Finally, this case is important because of how it happened and how the circumstances make black people feel about their level of security in our country. The boy was identified as suspicious on the basis of his race. The shooter had a pattern of asking people to look out for black boys. He referred to Martin as “these assholes” and as a “fucking goon” or “fucking coon.” Perhaps because Martin was talking on a cell phone through an ear piece he appeared to be acting peculiarly, but considering the racial animus of the shooter’s comments on the 911 call, it’s clear that his main suspicion was based on Martin’s appearance alone. People in the black community are accustomed to being treated with suspicion, but that doesn’t make it okay to assume every black kid you see is an asshole and a goon. For a man to make that determination and then go confront a black kid and wind up shooting and killing him, and then to face no legal consequences…?

    Are we supposed to just shrug that off?

    And, you know, it’s possible that the shooter started a fight that he wound up losing. Maybe he was getting his ass kicked. Maybe his head was being pounded into the sidewalk. Maybe he felt like his life was in danger. Maybe Trayvon was reaching for his gun. It’s possible that he really acted in self-defense in order to save his own life.

    It would have been helpful if the police had treated the case as a homicide investigation instead of leaving evidence uncollected and cherry-picking statements from the witnesses. It would have been helpful if they had treated Trayvon Martin as a victim of homicide, looked at his phone and called his parents. But they didn’t do any of that.

    What Goldberg is missing is that the outrage in this case has as much to do with how the police behaved as it does with the death of Trayvon Martin.

    As for his larger question about black elites, he may very well be right that black teenagers in our ghettoes are more concerned about being the victim of black-on-black crime than they are with white racism, while black columnists for the New York Times have the opposite priority of fears. The problem with that observation is that it explains very little and it has absolutely nothing to do with the Trayvon Martin case.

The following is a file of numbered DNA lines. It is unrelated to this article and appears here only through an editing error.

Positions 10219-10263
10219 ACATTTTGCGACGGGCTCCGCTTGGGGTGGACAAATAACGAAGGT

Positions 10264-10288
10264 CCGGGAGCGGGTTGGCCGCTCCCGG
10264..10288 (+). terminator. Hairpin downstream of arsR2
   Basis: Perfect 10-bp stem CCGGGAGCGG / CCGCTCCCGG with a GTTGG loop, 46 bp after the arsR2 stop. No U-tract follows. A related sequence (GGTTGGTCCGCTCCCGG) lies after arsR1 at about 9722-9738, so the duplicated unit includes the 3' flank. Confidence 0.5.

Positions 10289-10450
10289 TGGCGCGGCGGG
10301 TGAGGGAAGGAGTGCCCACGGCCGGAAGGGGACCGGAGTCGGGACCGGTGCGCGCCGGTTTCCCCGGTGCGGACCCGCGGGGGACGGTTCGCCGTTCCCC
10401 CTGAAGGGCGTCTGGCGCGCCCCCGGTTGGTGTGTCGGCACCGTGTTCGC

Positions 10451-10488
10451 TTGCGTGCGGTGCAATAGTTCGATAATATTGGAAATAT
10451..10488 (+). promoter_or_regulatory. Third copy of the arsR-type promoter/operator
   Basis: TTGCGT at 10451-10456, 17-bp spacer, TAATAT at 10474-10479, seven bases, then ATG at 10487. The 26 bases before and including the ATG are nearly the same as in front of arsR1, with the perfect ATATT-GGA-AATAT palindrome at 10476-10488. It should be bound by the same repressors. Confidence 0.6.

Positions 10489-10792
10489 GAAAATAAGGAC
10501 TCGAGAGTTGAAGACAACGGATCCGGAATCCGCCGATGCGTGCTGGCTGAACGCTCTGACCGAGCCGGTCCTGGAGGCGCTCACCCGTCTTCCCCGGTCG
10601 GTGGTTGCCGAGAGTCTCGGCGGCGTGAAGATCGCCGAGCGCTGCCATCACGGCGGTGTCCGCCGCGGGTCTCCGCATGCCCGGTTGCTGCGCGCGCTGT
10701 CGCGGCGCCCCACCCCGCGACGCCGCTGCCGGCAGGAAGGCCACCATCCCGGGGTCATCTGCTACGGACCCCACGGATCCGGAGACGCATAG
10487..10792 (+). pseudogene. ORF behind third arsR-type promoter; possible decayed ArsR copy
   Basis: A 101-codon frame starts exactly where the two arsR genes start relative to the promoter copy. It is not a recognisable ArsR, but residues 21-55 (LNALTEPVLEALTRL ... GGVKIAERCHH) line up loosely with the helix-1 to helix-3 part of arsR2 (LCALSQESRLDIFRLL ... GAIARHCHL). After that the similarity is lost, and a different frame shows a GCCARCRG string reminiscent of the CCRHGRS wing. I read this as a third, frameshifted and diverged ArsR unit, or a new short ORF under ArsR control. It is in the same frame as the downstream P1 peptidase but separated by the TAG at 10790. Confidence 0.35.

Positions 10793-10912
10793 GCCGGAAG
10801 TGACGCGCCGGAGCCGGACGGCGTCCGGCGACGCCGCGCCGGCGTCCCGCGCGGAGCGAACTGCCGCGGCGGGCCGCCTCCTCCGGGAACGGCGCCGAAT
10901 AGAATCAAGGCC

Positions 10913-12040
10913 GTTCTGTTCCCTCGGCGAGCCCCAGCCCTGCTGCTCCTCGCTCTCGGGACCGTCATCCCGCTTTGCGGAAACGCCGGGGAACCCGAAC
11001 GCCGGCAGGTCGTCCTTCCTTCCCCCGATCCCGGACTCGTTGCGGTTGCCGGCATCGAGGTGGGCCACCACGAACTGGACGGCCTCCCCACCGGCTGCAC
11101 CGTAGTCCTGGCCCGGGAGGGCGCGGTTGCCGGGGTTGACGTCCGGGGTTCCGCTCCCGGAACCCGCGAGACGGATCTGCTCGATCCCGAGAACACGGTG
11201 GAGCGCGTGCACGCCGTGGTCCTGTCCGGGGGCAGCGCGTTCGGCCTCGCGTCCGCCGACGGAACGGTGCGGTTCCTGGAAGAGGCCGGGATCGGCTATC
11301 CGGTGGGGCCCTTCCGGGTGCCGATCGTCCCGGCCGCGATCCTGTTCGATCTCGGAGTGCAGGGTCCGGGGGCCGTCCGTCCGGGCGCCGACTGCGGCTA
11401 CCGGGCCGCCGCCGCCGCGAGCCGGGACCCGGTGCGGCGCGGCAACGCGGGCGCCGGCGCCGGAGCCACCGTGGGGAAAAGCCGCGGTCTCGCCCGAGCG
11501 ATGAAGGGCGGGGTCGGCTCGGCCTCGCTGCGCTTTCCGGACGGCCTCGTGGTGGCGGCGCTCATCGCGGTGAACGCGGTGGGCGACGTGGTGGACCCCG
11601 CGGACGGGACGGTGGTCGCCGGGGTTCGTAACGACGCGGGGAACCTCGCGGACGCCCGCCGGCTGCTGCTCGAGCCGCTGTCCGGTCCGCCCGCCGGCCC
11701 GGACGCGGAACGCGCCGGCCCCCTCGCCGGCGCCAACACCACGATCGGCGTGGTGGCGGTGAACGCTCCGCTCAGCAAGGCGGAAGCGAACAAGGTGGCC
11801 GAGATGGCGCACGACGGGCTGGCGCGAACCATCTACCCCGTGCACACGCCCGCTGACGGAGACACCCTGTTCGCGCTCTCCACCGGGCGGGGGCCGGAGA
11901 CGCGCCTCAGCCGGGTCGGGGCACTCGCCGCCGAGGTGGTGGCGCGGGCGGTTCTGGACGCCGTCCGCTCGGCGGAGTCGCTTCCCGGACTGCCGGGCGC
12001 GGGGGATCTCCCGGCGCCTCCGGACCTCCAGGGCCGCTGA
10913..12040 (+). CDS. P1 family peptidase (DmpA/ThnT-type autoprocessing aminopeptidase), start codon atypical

14. rikyrah says:

    Romney’s problem: disliked candidates usually lose
    By Steve Benen
    Wed Mar 28, 2012 11:20 AM EDT.

    At this point in his lengthy political career, Mitt Romney has had quite a while to introduce himself to the American public. He is, after all, in the midst of his second presidential campaign, and has been on the trail pretty much non-stop for nearly six years.

    Indeed, Romney is poised to win the Republican presidential nomination, which has kept him the national spotlight consistently for the last year. And yet, after getting a good long look at the former governor, a striking number of Americans just don’t seem to like him.

    Mitt Romney trails Barack Obama by 19 points in basic popularity as the 2012 presidential contest inches closer to the main event, with a record 50 percent of Americans in the latest ABC News/Washington Post poll now rating Romney unfavorably overall.

    Thirty-four percent hold a favorable opinion of Romney, the lowest for any leading presidential candidate in ABC/Post polls in primary seasons since 1984.

    That last point is of particular interest. It’s tempting to think every major-party frontrunner emerges from a primary process with weakened favorability numbers — intra-party contests are often bruising — but that’s just not the case. Four years ago, Obama became better liked as voters got to know him, but this year, Romney isn’t just disliked, he’s also more disliked at this point in the process than any candidate in nearly three decades.

    Here’s a chart I put together showing Obama’s and Romney’s favorability ratings overall and among Democrats, Republicans, independents, and self-identified moderates.

  15. rikyrah says:

    Posted at 12:51 PM ET, 03/28/2012
    Yup: Killing health reform would actually have consequences

    By Greg Sargent

    Peerless Supreme Court watcher Lyle Denniston has just posted a piece taking stock of today’s argument over the fate of Obamacre without the mandate, and he finds a surprising silver lining for the White House:

    The Supreme Court spent 91 minutes Wednesday operating on the assumption that it would strike down the key feature of the new health care law, but may have convinced itself in the end not to do that because of just how hard it would be to decide what to do after that. A common reaction, across the bench, was that the Justices themselves did not want the onerous task of going through the remainder of the entire 2,700 pages of the law and deciding what to keep and what to throw out, and most seemed to think that should be left to Congress. They could not come together, however, on just what task they would send across the street for the lawmakers to perform. The net effect may well have shored up support for the individual insurance mandate itself.